Response: On May 25, 2001, the Secretary announced that he will work closely with all interested parties to explore and implement a risk adjustment process for M+C payments that balances accuracy and administrative burden. The ESRD payment methodology falls under this review of our current risk adjustment system. For this reason, we will implement the age and sex adjusters for calendar year (CY) 2002, while continuing to review other options for subsequent years, including those suggested by the commenters on the proposed notice. We recognize that MSP status is an issue, and we plan to explore options within our payment system. We also plan to explore the feasibility of payment areas for ESRD enrollees that are smaller than States.
Meanwhile, the age and sex factors for ESRD beneficiaries enrolled in M+C plans that were developed by CMS's OACT and published in the proposed notice will be used in making payments for ESRD beneficiaries starting in January 1, 2002.
IV. Provisions of the Final Notice
We increased the 1997 M+C ESRD State rates by 3.00 percent, and then updated the rates to CY 2002 using the BBA methodology, which resulted in the minimum percentage increase each subsequent year. We will adjust payments with age and sex factors.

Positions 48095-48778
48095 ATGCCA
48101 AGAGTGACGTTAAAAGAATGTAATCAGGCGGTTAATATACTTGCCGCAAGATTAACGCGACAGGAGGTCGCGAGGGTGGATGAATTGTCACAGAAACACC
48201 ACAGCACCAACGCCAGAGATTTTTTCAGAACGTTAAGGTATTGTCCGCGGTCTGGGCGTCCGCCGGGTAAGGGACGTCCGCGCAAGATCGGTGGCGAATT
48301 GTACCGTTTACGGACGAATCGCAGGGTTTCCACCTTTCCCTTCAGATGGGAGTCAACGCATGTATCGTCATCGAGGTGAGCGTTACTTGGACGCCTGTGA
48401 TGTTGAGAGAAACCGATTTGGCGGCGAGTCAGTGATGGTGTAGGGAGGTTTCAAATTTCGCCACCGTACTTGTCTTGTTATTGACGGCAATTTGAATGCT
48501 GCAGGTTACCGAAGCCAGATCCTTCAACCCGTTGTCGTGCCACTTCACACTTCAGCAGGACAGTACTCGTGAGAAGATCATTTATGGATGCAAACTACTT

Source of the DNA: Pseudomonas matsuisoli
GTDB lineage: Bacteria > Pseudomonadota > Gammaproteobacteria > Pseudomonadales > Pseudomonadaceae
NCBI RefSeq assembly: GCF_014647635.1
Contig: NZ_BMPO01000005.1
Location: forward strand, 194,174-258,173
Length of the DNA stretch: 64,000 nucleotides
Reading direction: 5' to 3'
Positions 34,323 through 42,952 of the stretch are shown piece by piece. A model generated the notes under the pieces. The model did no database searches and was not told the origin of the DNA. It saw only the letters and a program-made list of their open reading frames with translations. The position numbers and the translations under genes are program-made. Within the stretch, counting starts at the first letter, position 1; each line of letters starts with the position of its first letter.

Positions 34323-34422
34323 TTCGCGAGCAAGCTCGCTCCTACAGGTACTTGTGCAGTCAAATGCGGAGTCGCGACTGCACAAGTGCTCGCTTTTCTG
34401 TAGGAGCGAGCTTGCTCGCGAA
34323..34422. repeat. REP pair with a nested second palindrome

Below are two tables presenting the State M+C ESRD rates for CY 2002 and the age/sex factors for calculating M+C ESRD enrollee payments. In the first table, Average DF refers to Average Demographic Factor. Under the provisions of this notice, the Average DFs are average age/sex factors per State for Part A and Part B. “New 2002 rates” refer to the ESRD rates that follow from the BIPA mandate and will be implemented January 1, 2002. They are statewide rates standardized by State average DFs (average age and sex factors) and increased by 3.00 percent.Start Printed Page 49962 Start Printed Page 49963
|Age||Part A||Part B|
To calculate the payment for a given ESRD enrollee, multiply the appropriate age/sex factors by the standardized statewide M+C ESRD payment rates in the table. (Prior to January 2002, there are no adjustments for age and sex for M+C ESRD beneficiaries.)
Given current enrollment restrictions, we estimate that, under this methodology, the age- and sex-adjusted average ESRD payment per beneficiary will result in a significant increase in payments to M+C organizations for their ESRD enrollees.
V. Collection of Information Requirements
This document does not impose information collection and recordkeeping requirements. Consequently, it need not be reviewed by the Office of Management and Budget under the authority of the Paperwork Reduction Act of 1995 (44 U.S.C. 35).
VI. Regulatory Impact Statement
We have examined the impacts of this rule as required by Executive Order 12866 (September 1993, Regulatory Planning and Review) and the Regulatory Flexibility Act (RFA) (September 19, 1980, Public Law 96-354). Executive Order 12866 directs agencies to assess all costs and benefits of available regulatory alternatives and, if regulation is necessary, to select regulatory approaches that maximize net benefits (including potential economic, environmental, public health and safety effects, distributive impacts, and equity). A regulatory impact analysis (RIA) must be prepared for major rules with economically significant effects ($100 million or more annually).